Ok, so the word “broke” might be a little harsh . . . or maybe not, but I definitely carry a lot of broke mamma guilt. But I just wanted to take a little time to address the money demons that sometimes torment us. Aren’t they horrible?
I’m talking about the feelings of guilt and perhaps inadequacy as a parent you get when you can’t buy your kids that one awesome toy. The disappointment when you can’t go out for dinner to celebrate your husband’s birthday. The slight embarrassment when you hold up the line at the grocery store to use 20 coupons. The stress of stretching out what is in the fridge and pantry so you can put all your money towards that one bill that is due in 3 days.
The concept of limited funds is not at all foreign to me. My parents were very humble people . . . my dad worked a hard labor job and my mom stayed home. Money was tight, yet they chose to invest a good amount of it on a house and their kid’s education. I remember hating Friday night dinner, because it was usually eggs and potatoes with beans on the side. Funny, doesn’t sound bad at all now. I also have fond memories of our metallic tan Dodge station wagon periodically breaking down at intersections and my mom doing her magic with a little bottle of gasoline and beating the engine with a screw driver . . . which somehow got the car started again. Needless to say, although at times embarrassed, I understood as a kid that money was tight and accepted that as normal.
Now that my husband and I have decided it is best for me to stay home, I have experienced some of the negative feelings brought on by a tight budget first hand. Going to a single income has been soooo tough. It honestly has taken at least a year for us to adapt. I am doing some home biz stuff on the side. Although I’ve had some mild success, it takes time to build per my elaborate plan.
I honestly have to keep myself in check. I look back at my parents and remember the sacrifices they made to keep their kids in private school. They set their priorities based on their values and stuck to them. My brothers, sister, and I would not be who we are today had it not been for that. So I have to remind myself of the reasons for which hubby and I decided I should stay home and make the best of things.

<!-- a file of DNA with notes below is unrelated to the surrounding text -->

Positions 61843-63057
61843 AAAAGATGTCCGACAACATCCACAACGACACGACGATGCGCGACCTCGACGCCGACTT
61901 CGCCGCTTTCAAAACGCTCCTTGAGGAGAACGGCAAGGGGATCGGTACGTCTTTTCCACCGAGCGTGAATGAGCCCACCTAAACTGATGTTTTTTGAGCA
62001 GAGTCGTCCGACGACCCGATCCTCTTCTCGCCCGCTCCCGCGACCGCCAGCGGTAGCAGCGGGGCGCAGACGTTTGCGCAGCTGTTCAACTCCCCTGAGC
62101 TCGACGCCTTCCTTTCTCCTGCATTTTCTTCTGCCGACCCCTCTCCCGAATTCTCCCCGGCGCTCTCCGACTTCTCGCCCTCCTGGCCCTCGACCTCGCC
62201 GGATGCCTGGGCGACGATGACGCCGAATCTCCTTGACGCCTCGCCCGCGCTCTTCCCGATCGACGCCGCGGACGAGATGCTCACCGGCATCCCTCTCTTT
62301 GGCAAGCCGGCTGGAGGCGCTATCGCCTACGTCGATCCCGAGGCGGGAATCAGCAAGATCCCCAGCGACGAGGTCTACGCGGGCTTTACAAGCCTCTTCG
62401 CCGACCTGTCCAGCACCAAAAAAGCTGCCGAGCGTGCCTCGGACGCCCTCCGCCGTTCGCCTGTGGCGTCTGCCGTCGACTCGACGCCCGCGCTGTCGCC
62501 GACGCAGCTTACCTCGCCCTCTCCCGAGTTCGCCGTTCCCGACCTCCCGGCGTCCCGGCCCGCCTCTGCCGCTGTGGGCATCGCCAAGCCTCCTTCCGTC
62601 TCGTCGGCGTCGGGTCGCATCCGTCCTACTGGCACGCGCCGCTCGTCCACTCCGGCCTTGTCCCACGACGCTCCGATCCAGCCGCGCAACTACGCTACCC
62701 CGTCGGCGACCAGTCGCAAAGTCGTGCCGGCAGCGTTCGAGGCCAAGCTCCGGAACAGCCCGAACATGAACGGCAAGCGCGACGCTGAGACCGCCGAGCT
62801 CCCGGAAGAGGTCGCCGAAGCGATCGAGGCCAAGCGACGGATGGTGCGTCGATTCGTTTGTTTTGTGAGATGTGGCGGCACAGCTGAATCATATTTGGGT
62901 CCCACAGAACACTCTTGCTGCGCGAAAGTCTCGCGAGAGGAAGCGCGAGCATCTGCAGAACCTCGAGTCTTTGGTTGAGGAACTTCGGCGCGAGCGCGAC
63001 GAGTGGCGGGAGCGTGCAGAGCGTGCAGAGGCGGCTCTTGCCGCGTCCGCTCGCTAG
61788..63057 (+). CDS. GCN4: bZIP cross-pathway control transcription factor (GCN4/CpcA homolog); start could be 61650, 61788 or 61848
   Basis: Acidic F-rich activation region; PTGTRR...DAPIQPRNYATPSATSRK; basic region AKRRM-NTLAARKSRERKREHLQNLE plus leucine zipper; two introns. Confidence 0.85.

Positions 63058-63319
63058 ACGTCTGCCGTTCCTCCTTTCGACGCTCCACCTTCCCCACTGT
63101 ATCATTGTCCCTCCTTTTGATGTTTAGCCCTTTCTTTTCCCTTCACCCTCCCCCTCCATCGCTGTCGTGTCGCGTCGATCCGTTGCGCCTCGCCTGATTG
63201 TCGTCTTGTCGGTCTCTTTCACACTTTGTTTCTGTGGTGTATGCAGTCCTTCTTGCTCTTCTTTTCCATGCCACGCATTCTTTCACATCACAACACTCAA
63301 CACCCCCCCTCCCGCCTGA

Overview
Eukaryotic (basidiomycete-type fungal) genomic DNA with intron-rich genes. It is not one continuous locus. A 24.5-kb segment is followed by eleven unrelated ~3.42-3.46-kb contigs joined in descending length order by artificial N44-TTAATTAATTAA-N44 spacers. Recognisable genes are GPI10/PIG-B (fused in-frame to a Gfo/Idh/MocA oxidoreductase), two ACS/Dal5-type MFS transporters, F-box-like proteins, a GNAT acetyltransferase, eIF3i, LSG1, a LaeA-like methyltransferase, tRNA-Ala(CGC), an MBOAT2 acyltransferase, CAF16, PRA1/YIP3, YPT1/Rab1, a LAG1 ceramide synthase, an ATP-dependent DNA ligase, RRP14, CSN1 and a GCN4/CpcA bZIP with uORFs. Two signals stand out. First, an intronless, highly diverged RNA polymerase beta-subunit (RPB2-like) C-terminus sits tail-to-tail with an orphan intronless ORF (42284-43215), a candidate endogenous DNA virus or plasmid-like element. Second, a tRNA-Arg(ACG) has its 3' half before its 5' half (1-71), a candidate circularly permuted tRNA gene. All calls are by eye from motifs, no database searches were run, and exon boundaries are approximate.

I may be tormented at times because I don’t have money to do this or that, but more often than not those things I’d like to have money for are wants not needs. I am thankful that we are able to afford for me to stay home and enjoy lots of time with my daughter, have time to explore my interests, and have time to cook homemade meals (if you’ve seen me in the kitchen, you know I need lots of time for cooking 🙂 ). I’m able to take much of the home management load off of my husband’s shoulders so he can also do some of the things he enjoys and we can have more family time.
We’re learning to live simply. We’re being humbled to enjoy life through the little things. We’ve learned not to take things for granted. We’ve grown as individuals and as a unit. We’ve grown in our faith.
So even if I end up going back to work or my home biz takes off, I see the value in hanging on to the lessons learned. We’ll continue to budget . . . continue couponing . . . and continue to live as simple as possible so we can use our funds for the things that really matter to us. But most importantly, we’ve learned to count our blessings and be happy with what we have.
So I urge you, if you are a broke mamma or broke dadda . . . whether you are staying home or working . . . don’t let the money demons torment you. Be comforted in knowing that you are doing your best to care for your family. Just take any pressing needs up to the Lord, and know that He will provide. Afterall, He’s your Father.